Jerry Rubin, who went on a hunger strike demanding a meeting with
the DreamWorks trio; and a woman who chained herself up to a bulldozer
on the wetlands property.
Some Missing Voices in the Documentary
Conspicuously absent are the voices of the big three DreamWorks
chiefs, the Playa developers and their major political allies
in Los Angeles: Mayor Richard Riordan and Galanter. Galanter,
who was elected into office in the late 1980s on an environmentalist
platform, originally opposed the development but has since become
a strong backer of the project.
U.S. Sen. Barbara Boxer, who was a key figure in securing a
wetlands habitat in Bolsa Chica in Huntington Beach, also has
not been vocal in the Ballona conflict.
DreamWorks has been drawn into the controversy because of its
decision to build its studio on a 47-acre industrial parcel of
land where the historic Howard Hughes aircraft hangar is located--representing
roughly 4% of the planned development. That parcel is on a badly
degraded section on the easternmost corner of the property that
is already paved over in concrete. Still, the studio has been
singled out by some environmentalists who have portrayed the Ballona
project as "Spielberg's Other Lost World."
According to Laffey, nobody in Hollywood--with the exception
of Sheen and Edward Asner, who narrates the film--wanted anything
to do with her film.
"It's easier to support a rain forest in remote areas
than an area under our noses," Laffey said. "Many of
the people we talked to have either worked with the principals
of the studio or are working with them or would like to work with
them. They didn't want to jeopardize any possibilities."
Laffey said she was denied repeated requests for an interview
by DreamWorks, Playa Vista and Galanter, so she went to public
hearings and meetings where the developers and the studio heads
unveiled their project.
But DreamWorks' spokesman Andy Spahn said it was clear Laffey
was not out to document an objective story but rather to take
a swipe at the development.
"Our understanding was that she was one of the people
protesting Playa's development," Spahn said. "Her approach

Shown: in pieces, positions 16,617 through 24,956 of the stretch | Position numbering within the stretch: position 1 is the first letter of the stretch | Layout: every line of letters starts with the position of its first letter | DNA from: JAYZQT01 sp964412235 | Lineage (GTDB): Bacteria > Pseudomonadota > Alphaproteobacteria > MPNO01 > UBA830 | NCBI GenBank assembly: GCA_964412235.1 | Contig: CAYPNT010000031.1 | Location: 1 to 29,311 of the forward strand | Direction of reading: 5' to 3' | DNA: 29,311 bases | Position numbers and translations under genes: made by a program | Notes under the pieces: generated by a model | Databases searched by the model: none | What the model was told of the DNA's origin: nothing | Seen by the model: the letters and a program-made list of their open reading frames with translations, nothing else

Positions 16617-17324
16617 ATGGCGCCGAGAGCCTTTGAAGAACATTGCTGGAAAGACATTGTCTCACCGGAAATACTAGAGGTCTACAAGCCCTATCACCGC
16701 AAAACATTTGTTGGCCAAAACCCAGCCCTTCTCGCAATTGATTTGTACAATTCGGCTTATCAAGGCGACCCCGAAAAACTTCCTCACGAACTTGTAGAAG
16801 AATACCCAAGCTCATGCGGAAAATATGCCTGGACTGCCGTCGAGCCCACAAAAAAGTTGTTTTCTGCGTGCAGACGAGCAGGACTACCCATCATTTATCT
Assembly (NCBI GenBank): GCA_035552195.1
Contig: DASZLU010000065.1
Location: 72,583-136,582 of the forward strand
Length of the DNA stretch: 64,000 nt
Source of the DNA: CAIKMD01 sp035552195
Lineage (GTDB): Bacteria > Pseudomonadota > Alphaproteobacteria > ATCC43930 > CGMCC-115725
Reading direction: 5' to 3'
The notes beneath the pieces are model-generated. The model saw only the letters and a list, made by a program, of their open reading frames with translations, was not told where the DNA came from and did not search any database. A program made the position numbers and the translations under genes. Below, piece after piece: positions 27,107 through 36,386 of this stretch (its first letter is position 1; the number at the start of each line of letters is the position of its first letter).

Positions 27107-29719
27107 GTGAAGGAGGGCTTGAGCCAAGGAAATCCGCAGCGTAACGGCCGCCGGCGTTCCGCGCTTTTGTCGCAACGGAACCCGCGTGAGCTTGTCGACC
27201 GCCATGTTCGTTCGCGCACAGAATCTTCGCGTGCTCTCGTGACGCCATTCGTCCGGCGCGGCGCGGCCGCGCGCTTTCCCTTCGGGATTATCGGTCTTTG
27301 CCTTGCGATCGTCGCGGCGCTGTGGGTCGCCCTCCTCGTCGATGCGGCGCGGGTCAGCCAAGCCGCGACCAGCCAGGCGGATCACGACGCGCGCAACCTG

to us--that she was making a documentary--seemed disingenuous
Added Galanter's spokesperson Niki Tennant: "We all had
very serious doubts about the objectivity and fairness of the
presentation of the material."
The film failed to point out that, historically only 99 acres
of the total property has gone virtually untouched by man, with
the vast majority already in a sorry state, said the Playa Vista
"The history of this land is one of intensive man-made
use from farming to aviation to being a dumping ground for the
marina," he said. "At the end of the day the wetlands
restoration project will cost Playa Vista $40 million. . . . Who
else is going to step up and pay that kind of money?"
"The Last Stand" delves into the fractures that the
massive development has caused among environmentalist groups in
Los Angeles as well.
Some, like Heal the Bay, remain neutral on some parts of the
development. But nearly 80 other groups--most vocally the Wetlands
Action Network--oppose every aspect of the project.
The documentary portrays environmental groups such as the Audubon
Society, Heal the Bay and Friends of the Ballona Wetlands as agreeing
to the development. However, Mark Gold, executive director of
Heal the Bay, says the film does not paint an honest picture of
a complicated issue.
"We have never said ever that we support any component
of this project," said Gold, who added that his group adamantly
opposes development of the area west of Lincoln Boulevard and
south of Ballona Creek. "[The issue] is portrayed in black
and white. [The film] is definitely not challenging to the viewer
regarding the complexities surrounding the issues."
Still, Chon Noriega, professor at the UCLA film and television
department, said the notion that documentaries are objective forms
of storytelling is outdated.
"The definition of documentary is extremely broad,"
he said. "That traditional definition as the [documentary
being] the voice of God--if it ever was a dominant style--is not
Photo: Sheila A. Laffey says Hollywood, except for two actor-activists,
refused to talk about the controversy during the making of "The
Last Stand: The Struggle for Ballona Wetlands."; Photographer:
Sheila A. Laffey